October 9, 2011
Death Toll Rises In Cantaloupe-Related Listeria Outbreak
Officials at the Centers for Disease Control and Prevention (CDC) now report that 21 people have died as a result of a listeria outbreak linked to one Colorado farm's cantaloupes, according to various media reports published late last week.
According to Mary Clare Jalonick of the Associated Press (AP), CDC officials confirmed Friday that a death in Wyoming, previously reported by state officials, was in fact linked to the listeria outbreak.
Furthermore, they announced new fatalities in New York and Indiana, adding to the previously reported five deaths in Colorado, five in New Mexico, two each in Kansas and Texas, and one each in Maryland, Missouri, Nebraska and Oklahoma.
Officials also told the AP that there had been one confirmed miscarriage that had been associated with the tainted cantaloupe.
"The outbreak is now one of deadliest in the USA," USA Today's Elizabeth Weise said.
"The deadliest known was in 1985 when a Mexican-style soft cheese contaminated with listeria from Jalisco Products killed 18 adults and 10 newborns, as well as causing 20 miscarriages, according to CDC. It sickened 142 others," she added.
A total of 109 individuals from 23 different states have fallen ill as a result of the cantaloupe, which originated from Jensen Farms in Holly, Colorado.
The products, the last of which shipped on September 10, should no longer be on store shelves, according to Jalonick. They were recalled on September 14.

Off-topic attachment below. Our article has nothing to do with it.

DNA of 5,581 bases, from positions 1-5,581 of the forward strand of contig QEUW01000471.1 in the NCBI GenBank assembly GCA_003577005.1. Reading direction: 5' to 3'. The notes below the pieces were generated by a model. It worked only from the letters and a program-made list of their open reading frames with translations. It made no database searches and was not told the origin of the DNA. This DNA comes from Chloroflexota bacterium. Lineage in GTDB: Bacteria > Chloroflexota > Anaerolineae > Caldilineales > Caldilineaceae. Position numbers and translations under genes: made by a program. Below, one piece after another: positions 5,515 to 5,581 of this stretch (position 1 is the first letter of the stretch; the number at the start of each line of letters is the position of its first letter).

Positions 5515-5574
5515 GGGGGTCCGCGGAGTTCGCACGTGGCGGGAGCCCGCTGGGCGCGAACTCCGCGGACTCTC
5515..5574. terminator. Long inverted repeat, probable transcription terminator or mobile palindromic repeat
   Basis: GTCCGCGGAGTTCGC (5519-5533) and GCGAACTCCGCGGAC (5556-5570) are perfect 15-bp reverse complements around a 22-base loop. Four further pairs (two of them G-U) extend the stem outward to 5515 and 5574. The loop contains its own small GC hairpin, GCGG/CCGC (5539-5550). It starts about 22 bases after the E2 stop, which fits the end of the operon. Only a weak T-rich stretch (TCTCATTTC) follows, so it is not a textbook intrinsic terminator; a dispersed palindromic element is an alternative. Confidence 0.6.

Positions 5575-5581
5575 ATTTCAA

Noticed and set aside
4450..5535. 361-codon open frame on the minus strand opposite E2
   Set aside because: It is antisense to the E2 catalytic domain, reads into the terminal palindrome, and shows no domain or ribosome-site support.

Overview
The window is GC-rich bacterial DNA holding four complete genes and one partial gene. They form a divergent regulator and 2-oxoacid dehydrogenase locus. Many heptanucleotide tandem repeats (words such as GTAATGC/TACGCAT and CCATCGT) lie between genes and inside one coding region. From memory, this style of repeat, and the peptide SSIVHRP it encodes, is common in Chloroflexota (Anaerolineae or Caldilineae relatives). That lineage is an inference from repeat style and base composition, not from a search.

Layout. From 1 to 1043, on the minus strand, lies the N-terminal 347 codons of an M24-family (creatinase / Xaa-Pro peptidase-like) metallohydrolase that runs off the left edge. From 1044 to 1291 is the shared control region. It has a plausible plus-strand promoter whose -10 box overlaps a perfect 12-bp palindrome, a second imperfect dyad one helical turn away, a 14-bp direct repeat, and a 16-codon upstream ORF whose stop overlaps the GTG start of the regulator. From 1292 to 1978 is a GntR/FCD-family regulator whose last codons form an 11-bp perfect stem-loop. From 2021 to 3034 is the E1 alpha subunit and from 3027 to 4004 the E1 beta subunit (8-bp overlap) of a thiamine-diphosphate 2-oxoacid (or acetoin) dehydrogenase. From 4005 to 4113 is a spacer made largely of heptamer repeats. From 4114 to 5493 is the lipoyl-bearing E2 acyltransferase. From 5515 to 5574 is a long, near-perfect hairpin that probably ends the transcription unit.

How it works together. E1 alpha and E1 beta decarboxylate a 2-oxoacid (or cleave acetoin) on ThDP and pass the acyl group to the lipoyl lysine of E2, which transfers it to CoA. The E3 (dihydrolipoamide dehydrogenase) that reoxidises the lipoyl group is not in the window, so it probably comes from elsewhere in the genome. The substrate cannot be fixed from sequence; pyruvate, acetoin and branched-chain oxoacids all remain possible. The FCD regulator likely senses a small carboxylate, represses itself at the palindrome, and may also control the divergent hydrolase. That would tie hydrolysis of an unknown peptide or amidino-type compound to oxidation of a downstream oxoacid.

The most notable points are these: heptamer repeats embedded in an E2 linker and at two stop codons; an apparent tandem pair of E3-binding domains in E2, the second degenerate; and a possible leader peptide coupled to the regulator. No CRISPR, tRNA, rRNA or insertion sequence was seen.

The first illnesses were reported after July 31, according to Weise.
"The CDC has reported illnesses in Alabama, Arkansas, California, Colorado, Idaho, Illinois, Indiana, Iowa, Kansas, Maryland, Missouri, Montana, Nebraska, New Mexico, New York, North Dakota, Oklahoma, Oregon, South Dakota, Texas, Virginia, West Virginia, Wisconsin, and Wyoming," Jalonick said, adding that Colorado had the most illnesses (32), followed by Texas (16) and New Mexico (13).
Symptoms of listeriosis -- which include fever, muscle aches, and gastrointestinal symptoms, according to the AP -- can take more than two months to appear. Thus, the CDC notes that illnesses could continue to appear "into November," says Jalonick.
"FDA Commissioner Margaret Hamburg said this week that the agency is still investigating the cause of the outbreak," she added. "Officials have said they are looking at the farm's water supply and possible animal intrusions among other things to figure out the source of the problem."
Cantaloupes that did not originate from Jensen Farms are safe to eat, CDC and Food and Drug Administration (FDA) officials told the AP.
Consumers unsure if they may have some of the recalled products should look for labels that say "Colorado Grown," ''Distributed by Frontera Produce," ''Jensenfarms.com" or "Sweet Rocky Fords," Jalonick reported.
On the Net: